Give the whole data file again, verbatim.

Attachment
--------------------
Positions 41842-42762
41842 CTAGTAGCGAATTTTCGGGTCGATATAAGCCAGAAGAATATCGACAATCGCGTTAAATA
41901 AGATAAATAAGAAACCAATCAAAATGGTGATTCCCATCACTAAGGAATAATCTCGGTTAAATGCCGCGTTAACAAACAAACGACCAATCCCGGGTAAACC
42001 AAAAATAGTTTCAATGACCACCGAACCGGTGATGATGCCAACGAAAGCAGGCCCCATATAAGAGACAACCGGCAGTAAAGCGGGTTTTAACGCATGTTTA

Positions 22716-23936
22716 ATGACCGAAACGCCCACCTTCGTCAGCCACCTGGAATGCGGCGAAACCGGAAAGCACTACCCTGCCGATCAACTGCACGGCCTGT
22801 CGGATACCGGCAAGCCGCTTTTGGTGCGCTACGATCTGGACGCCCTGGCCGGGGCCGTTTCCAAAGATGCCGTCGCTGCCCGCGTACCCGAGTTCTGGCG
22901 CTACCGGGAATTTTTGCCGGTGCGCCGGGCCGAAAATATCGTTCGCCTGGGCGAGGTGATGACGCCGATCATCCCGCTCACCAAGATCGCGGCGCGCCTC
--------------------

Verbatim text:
Positions 41842-42762
41842 CTAGTAGCGAATTTTCGGGTCGATATAAGCCAGAAGAATATCGACAATCGCGTTAAATA
41901 AGATAAATAAGAAACCAATCAAAATGGTGATTCCCATCACTAAGGAATAATCTCGGTTAAATGCCGCGTTAACAAACAAACGACCAATCCCGGGTAAACC
42001 AAAAATAGTTTCAATGACCACCGAACCGGTGATGATGCCAACGAAAGCAGGCCCCATATAAGAGACAACCGGCAGTAAAGCGGGTTTTAACGCATGTTTA

Positions 22716-23936
22716 ATGACCGAAACGCCCACCTTCGTCAGCCACCTGGAATGCGGCGAAACCGGAAAGCACTACCCTGCCGATCAACTGCACGGCCTGT
22801 CGGATACCGGCAAGCCGCTTTTGGTGCGCTACGATCTGGACGCCCTGGCCGGGGCCGTTTCCAAAGATGCCGTCGCTGCCCGCGTACCCGAGTTCTGGCG
22901 CTACCGGGAATTTTTGCCGGTGCGCCGGGCCGAAAATATCGTTCGCCTGGGCGAGGTGATGACGCCGATCATCCCGCTCACCAAGATCGCGGCGCGCCTC